Since our current woes are primarily the result of decisions by political leaders and business élites, and not, as has been claimed, the global financial crisis, increased access to information is surely needed to monitor both public and private bodies. While it is possible that the next government will extend the provisions of the Freedom of Information Act, whistle-blowers remain important, as inside conduits to organisational iniquity. A positive recent development is the establishment by Transparency International in Ireland of a whistleblowers’ hotline.

Many major leaks have sprung from the halls of power. Most of our homepgrown tribunals have been inspired by whistleblowing.The fabled Deep Throat of Watergate was Mark Felt, the deputy director of the FBI, using the Washington Post as a vehicle to attack Nixon. Valerie Plame was exposed as a CIA agent by Scooter Libby, a presidential aide. It is therefore notable that Bradley Manning, on trial for leaking the Collateral Murder video, is a 22 year old private in the US Army, motivated solely by his feeling of moral responsibility. WikiLeaks is just one way of getting information from the private realm to the public. But it is a route that is open to all, a democratisation of leaking.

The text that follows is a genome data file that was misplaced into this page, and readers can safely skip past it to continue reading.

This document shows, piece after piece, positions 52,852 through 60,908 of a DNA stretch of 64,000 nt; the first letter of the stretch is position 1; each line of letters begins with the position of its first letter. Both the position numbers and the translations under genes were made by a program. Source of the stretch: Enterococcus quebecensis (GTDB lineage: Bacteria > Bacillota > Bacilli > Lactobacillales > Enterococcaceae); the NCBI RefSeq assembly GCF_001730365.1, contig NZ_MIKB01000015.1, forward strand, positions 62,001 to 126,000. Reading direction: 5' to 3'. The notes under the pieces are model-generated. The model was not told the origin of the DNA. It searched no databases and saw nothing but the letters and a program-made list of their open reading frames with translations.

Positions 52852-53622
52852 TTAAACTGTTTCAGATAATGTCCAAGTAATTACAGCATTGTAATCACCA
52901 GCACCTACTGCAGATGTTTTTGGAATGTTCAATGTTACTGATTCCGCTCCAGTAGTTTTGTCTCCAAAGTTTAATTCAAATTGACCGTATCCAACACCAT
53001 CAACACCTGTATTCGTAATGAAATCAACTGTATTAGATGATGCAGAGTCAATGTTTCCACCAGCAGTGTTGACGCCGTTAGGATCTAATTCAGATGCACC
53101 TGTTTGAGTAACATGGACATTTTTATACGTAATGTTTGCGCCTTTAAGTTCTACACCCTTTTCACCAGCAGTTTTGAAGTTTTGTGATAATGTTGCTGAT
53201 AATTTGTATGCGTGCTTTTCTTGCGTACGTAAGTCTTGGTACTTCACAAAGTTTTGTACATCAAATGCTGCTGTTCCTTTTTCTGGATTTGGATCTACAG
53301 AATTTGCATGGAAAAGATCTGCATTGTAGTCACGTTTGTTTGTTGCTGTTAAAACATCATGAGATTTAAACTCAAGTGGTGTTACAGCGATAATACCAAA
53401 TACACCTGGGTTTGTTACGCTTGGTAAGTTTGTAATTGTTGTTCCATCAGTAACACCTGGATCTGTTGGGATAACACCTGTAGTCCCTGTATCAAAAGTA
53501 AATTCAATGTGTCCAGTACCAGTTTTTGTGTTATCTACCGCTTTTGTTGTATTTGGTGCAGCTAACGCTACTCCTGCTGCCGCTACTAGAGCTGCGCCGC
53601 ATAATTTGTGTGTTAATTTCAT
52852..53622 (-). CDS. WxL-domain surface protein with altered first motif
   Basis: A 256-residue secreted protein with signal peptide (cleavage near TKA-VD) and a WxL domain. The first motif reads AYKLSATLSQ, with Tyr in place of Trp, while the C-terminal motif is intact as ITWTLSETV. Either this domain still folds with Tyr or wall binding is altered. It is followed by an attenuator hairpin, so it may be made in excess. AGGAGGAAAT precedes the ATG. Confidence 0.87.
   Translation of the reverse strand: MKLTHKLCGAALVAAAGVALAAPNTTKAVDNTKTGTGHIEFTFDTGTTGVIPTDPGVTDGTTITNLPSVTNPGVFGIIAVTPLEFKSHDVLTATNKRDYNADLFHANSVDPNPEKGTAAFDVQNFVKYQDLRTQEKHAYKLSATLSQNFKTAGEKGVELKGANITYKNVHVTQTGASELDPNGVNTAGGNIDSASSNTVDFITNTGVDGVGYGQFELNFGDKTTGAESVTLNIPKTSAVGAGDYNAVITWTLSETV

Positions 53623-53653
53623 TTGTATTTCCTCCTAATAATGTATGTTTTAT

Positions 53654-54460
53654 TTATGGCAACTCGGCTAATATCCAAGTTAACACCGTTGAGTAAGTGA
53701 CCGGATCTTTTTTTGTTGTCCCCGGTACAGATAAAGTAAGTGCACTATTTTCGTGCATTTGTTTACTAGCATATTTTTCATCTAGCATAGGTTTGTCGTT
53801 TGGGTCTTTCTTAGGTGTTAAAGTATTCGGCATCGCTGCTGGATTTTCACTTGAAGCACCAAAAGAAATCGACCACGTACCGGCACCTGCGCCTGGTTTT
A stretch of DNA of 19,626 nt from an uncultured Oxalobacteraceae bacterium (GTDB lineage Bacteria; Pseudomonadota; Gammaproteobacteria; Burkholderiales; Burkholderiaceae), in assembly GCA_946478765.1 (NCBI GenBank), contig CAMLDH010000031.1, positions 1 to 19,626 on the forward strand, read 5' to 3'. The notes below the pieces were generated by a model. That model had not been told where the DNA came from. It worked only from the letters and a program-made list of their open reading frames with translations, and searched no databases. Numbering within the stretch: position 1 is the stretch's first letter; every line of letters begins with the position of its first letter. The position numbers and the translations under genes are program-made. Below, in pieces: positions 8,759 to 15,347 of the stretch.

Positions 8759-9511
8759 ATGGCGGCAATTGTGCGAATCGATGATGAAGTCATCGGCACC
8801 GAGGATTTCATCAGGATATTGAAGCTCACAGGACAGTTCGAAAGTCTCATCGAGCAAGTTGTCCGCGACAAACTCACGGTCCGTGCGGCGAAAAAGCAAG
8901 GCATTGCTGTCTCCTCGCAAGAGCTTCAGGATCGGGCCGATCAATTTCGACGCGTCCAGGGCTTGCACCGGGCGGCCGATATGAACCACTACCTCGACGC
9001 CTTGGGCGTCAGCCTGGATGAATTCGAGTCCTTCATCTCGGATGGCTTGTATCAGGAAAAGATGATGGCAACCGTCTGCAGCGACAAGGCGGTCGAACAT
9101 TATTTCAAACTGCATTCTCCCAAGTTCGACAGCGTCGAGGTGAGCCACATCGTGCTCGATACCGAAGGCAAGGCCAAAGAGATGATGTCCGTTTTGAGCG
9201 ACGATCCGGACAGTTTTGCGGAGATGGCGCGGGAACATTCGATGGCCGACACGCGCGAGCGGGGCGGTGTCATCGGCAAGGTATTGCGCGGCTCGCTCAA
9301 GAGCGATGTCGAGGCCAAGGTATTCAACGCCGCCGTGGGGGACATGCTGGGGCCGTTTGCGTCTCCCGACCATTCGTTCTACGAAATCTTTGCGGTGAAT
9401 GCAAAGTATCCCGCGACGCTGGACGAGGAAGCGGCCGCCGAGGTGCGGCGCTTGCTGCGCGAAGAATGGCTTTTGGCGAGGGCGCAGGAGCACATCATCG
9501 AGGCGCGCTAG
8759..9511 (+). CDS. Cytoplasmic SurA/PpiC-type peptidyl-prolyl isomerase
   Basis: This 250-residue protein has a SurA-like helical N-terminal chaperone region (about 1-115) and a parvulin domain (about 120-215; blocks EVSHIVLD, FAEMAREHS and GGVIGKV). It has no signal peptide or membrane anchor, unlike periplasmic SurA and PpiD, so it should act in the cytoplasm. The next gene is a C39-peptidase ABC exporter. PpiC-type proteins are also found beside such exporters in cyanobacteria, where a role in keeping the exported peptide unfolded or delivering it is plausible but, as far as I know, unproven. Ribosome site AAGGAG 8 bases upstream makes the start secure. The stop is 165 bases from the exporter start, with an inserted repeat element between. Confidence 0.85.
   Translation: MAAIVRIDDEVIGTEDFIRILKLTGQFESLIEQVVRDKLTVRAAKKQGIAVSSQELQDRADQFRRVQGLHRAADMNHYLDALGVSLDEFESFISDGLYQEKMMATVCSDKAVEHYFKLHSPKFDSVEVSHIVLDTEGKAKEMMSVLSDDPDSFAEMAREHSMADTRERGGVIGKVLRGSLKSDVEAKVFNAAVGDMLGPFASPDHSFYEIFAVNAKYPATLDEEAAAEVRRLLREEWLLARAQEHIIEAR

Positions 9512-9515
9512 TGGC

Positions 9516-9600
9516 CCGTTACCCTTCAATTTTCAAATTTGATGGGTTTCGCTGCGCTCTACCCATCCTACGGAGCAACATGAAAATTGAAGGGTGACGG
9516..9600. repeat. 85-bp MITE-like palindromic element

The young of this country have been indentured by idiocy; we are told that we must carry the debt of developers like a weight around our necks. It is not surprising, then, that many are taking the sensible option and fleeing the country. For those who remain, it is clear that we cannot trust politics to the politicians, nor the economy to the businessmen. If we wish to prevent further idiocy being visited upon us, we will need to find ways to expand our access to information. WikiLeaks offers one such way.